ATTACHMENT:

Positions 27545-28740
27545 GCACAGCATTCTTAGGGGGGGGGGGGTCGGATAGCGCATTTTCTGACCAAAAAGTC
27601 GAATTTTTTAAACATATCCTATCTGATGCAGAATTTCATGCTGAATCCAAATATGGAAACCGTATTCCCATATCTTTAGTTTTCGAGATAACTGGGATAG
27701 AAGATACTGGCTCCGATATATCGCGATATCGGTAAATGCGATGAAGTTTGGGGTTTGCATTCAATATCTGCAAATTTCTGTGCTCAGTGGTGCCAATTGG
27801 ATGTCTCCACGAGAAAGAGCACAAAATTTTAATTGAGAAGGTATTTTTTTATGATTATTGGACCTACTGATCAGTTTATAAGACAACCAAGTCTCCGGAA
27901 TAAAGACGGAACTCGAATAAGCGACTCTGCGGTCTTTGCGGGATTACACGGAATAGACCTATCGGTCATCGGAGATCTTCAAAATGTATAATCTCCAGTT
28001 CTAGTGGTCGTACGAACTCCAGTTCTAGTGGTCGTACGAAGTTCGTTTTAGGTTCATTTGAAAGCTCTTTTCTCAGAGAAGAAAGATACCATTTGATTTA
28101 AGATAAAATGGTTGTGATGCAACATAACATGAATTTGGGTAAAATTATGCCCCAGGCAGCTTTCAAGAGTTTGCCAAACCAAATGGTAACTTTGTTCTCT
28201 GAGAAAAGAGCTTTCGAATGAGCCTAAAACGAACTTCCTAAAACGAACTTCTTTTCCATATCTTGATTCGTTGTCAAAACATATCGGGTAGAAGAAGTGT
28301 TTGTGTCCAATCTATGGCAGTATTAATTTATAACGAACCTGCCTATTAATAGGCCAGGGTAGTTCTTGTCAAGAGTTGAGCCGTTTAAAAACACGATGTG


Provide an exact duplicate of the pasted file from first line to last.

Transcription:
Positions 27545-28740
27545 GCACAGCATTCTTAGGGGGGGGGGGGTCGGATAGCGCATTTTCTGACCAAAAAGTC
27601 GAATTTTTTAAACATATCCTATCTGATGCAGAATTTCATGCTGAATCCAAATATGGAAACCGTATTCCCATATCTTTAGTTTTCGAGATAACTGGGATAG
27701 AAGATACTGGCTCCGATATATCGCGATATCGGTAAATGCGATGAAGTTTGGGGTTTGCATTCAATATCTGCAAATTTCTGTGCTCAGTGGTGCCAATTGG
27801 ATGTCTCCACGAGAAAGAGCACAAAATTTTAATTGAGAAGGTATTTTTTTATGATTATTGGACCTACTGATCAGTTTATAAGACAACCAAGTCTCCGGAA
27901 TAAAGACGGAACTCGAATAAGCGACTCTGCGGTCTTTGCGGGATTACACGGAATAGACCTATCGGTCATCGGAGATCTTCAAAATGTATAATCTCCAGTT
28001 CTAGTGGTCGTACGAACTCCAGTTCTAGTGGTCGTACGAAGTTCGTTTTAGGTTCATTTGAAAGCTCTTTTCTCAGAGAAGAAAGATACCATTTGATTTA
28101 AGATAAAATGGTTGTGATGCAACATAACATGAATTTGGGTAAAATTATGCCCCAGGCAGCTTTCAAGAGTTTGCCAAACCAAATGGTAACTTTGTTCTCT
28201 GAGAAAAGAGCTTTCGAATGAGCCTAAAACGAACTTCCTAAAACGAACTTCTTTTCCATATCTTGATTCGTTGTCAAAACATATCGGGTAGAAGAAGTGT
28301 TTGTGTCCAATCTATGGCAGTATTAATTTATAACGAACCTGCCTATTAATAGGCCAGGGTAGTTCTTGTCAAGAGTTGAGCCGTTTAAAAACACGATGTG